So let's have a look at the text of the bill (PDF).
The restrictions for those with an instructional permit is spelled out quite clearly.
The person is not using a wireless communications device, unless the person is using the device to report illegal activity, summon medical or other emergency help, or prevent injury to a person or property;
As are the restrictions for those with an intermediate license.
The holder of an intermediate license may not operate a moving motor vehicle while using a wireless communications device unless the holder is using the device to report illegal activity, summon medical or other emergency help, or prevent injury to a person or property.
Notice that in both cases the person is not allowed to use a wireless communications device. Period.
Here is the rule for those without an instructional permit or intermediate license.
Except as provided in subsections (2) and (3) of this section, a person operating a moving motor vehicle while holding a wireless communications device to his or her ear is guilty of a traffic infraction. (emphasis mine)
In this paragraph the offense is not for using a wireless communications device which leads to the distraction the legislators and law enforcement are concerned with, but merely the act of holding it to your ear. Bizarrely enough, the way this is written you don't even have to be using the phone. There are some exceptions.
(2) Subsection (1) of this section does not apply to a person operating:
(b) A moving motor vehicle using a wireless communications device in hands-free mode;
(d) A moving motor vehicle while using a hearing aid.
(4) For purposes of this section, "hands-free mode" means the use of a wireless communications device with a speaker phone, headset, or earpiece.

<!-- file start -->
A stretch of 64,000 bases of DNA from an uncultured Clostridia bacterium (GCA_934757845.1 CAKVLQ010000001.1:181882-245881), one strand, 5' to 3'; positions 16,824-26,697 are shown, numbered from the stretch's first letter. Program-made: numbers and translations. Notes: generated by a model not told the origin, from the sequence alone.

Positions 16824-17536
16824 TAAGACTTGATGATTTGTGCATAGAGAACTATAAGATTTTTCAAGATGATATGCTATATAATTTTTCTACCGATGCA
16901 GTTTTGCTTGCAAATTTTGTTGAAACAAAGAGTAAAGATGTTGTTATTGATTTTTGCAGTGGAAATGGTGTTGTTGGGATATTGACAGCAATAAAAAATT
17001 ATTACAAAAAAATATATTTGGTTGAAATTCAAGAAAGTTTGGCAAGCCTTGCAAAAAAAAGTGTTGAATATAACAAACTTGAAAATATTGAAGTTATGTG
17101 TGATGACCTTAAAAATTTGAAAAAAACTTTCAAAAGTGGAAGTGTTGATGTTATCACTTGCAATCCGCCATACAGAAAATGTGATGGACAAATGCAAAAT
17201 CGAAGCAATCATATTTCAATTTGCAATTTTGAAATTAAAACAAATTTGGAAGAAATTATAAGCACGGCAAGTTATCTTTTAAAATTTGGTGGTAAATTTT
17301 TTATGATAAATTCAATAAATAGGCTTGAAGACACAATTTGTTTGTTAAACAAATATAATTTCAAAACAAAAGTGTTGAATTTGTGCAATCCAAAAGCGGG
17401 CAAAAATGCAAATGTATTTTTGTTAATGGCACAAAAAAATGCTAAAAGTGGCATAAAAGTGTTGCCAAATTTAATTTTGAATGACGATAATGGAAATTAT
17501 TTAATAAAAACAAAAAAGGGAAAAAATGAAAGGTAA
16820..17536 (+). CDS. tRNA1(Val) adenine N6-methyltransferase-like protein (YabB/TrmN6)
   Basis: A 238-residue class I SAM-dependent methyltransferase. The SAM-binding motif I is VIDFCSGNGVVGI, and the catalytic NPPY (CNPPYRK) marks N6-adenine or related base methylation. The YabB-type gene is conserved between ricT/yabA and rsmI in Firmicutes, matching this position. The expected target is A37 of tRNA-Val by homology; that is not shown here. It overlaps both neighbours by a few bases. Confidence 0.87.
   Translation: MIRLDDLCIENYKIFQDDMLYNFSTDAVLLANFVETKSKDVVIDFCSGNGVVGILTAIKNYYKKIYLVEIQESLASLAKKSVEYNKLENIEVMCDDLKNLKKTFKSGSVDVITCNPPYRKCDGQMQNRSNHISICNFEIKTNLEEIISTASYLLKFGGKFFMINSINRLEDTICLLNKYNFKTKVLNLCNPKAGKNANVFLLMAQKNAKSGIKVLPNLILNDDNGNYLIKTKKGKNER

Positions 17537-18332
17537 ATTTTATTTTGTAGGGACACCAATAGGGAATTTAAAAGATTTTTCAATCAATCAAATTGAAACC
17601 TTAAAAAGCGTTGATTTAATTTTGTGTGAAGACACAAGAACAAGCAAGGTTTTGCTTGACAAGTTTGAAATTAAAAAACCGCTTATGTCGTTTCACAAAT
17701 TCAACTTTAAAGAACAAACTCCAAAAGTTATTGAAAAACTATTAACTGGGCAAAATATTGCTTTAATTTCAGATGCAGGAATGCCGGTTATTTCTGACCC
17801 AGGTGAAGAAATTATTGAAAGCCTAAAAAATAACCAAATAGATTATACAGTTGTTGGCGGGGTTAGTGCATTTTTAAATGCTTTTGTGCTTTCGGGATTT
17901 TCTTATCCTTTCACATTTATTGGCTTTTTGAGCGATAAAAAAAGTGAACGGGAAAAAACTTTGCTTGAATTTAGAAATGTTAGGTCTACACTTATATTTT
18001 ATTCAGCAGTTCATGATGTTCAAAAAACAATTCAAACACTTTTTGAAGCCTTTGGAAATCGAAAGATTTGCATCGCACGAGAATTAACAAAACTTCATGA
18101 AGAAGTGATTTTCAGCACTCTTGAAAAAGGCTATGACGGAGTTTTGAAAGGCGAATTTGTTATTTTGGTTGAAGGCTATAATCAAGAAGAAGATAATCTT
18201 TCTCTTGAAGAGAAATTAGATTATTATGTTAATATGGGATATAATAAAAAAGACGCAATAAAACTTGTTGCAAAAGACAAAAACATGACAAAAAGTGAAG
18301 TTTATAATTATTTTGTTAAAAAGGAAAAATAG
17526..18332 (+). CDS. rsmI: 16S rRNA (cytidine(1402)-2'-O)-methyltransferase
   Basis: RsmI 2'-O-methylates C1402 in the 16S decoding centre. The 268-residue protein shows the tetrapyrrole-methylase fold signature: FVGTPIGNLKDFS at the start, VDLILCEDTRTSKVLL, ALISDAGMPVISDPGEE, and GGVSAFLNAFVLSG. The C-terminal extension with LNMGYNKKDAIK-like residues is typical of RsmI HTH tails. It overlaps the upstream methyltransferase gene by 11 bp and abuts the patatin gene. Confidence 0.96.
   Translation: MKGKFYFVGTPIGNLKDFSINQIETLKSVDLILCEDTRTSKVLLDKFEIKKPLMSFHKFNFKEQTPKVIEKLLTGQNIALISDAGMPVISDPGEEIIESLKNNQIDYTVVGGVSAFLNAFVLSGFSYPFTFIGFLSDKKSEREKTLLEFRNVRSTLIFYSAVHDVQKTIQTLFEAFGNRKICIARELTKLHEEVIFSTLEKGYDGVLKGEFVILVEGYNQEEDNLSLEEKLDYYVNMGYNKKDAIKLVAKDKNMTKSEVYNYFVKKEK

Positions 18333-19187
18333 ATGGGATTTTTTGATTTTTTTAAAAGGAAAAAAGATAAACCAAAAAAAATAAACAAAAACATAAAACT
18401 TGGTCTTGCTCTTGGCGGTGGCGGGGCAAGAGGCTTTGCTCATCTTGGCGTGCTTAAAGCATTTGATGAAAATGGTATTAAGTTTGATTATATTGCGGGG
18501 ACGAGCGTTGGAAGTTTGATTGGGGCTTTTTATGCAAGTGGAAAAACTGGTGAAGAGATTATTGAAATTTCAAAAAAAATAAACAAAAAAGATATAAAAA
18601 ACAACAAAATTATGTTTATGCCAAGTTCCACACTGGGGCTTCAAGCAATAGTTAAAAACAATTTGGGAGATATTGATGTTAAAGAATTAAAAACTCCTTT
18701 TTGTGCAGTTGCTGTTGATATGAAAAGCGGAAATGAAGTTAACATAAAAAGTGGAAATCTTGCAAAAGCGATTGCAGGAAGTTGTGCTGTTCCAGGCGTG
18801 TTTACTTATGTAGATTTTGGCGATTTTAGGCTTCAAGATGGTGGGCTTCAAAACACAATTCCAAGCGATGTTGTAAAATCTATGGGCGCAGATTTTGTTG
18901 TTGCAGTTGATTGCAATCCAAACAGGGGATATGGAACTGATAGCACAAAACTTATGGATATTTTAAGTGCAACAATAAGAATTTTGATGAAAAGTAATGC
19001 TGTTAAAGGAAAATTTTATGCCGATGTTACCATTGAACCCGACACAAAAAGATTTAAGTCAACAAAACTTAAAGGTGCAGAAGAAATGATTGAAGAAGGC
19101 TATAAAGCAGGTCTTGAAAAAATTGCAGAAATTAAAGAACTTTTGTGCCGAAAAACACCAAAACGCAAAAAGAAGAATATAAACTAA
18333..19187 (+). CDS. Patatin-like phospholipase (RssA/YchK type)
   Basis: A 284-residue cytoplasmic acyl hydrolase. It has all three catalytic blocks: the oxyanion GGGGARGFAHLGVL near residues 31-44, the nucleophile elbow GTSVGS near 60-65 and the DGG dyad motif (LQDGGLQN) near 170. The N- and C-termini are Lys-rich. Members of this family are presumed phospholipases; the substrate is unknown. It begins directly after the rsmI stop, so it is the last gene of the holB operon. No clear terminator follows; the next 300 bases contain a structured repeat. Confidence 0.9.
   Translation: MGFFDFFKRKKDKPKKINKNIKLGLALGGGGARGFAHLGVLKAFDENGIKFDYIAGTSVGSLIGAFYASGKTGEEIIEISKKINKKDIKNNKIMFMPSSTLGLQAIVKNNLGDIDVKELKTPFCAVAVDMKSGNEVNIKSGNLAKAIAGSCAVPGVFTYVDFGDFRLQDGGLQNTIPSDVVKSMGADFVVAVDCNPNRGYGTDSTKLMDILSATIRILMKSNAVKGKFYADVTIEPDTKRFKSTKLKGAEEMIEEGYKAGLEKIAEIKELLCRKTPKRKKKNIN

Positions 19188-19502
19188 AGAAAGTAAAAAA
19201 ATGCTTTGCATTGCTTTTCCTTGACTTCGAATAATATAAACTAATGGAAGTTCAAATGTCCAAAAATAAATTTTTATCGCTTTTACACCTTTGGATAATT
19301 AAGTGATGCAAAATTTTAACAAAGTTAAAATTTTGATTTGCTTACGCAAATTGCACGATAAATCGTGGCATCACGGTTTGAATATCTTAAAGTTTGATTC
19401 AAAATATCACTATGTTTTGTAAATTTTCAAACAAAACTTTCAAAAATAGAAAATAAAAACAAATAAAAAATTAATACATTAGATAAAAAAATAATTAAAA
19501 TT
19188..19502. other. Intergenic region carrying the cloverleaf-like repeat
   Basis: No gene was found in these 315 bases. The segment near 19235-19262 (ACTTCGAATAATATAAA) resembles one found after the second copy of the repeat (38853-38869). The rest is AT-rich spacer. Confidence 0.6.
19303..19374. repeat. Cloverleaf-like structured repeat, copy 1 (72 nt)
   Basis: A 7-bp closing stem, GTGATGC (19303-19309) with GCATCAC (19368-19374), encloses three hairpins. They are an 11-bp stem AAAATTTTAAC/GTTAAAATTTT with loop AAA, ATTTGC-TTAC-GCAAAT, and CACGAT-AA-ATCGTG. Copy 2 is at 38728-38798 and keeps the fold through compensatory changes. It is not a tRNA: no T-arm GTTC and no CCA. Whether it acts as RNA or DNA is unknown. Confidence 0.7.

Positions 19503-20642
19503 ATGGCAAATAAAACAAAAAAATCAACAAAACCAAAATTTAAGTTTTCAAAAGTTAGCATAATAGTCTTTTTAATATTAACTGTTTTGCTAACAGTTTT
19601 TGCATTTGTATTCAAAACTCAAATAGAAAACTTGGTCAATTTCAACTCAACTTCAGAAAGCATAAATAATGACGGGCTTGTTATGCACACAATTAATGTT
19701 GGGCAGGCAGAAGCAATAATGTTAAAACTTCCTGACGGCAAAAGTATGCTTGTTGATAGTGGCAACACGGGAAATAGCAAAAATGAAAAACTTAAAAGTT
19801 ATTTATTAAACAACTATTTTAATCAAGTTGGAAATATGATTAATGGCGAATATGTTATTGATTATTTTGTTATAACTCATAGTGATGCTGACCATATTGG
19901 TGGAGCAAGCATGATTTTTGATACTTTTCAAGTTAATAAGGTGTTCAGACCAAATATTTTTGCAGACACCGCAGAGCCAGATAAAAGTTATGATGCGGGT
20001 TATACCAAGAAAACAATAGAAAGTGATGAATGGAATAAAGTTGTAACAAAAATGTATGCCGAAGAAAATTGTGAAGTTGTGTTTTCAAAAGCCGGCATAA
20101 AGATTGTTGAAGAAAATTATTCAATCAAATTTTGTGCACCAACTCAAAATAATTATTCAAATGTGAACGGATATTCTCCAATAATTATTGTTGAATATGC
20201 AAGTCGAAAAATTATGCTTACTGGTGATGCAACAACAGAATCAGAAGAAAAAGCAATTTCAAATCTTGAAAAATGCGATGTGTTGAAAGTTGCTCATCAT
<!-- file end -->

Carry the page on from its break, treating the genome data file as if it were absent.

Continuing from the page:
Notice the definition of "hands-free mode" doesn't necessarily mean your hands are free. You can use a speaker phone, headset or earpiece and still hold a phone in your hand.
Clearly, drivers can still talk on and be distracted by their wireless communications devices. Changing it from a secondary to a primary offense makes good politics I suppose. But seriously, if we're so concerned with instructional permit and intermediate license holders using a wireless communications device while driving, which is certainly a distraction, then why not apply the same standard for the majority of drivers like they did for texting in this bill?
Rather than addressing the distraction they claim to be worried about, these legislators are fooling us and themselves. This does nothing about Oprah Winfrey's proclaimed epidemic of cell phone usage while driving or the "carnage" wrought by a "4,000 lb speeding bullet". This only changes the appearance of the distraction and will possibly make earpiece vendors happy.
Day 29. Exercise Tiger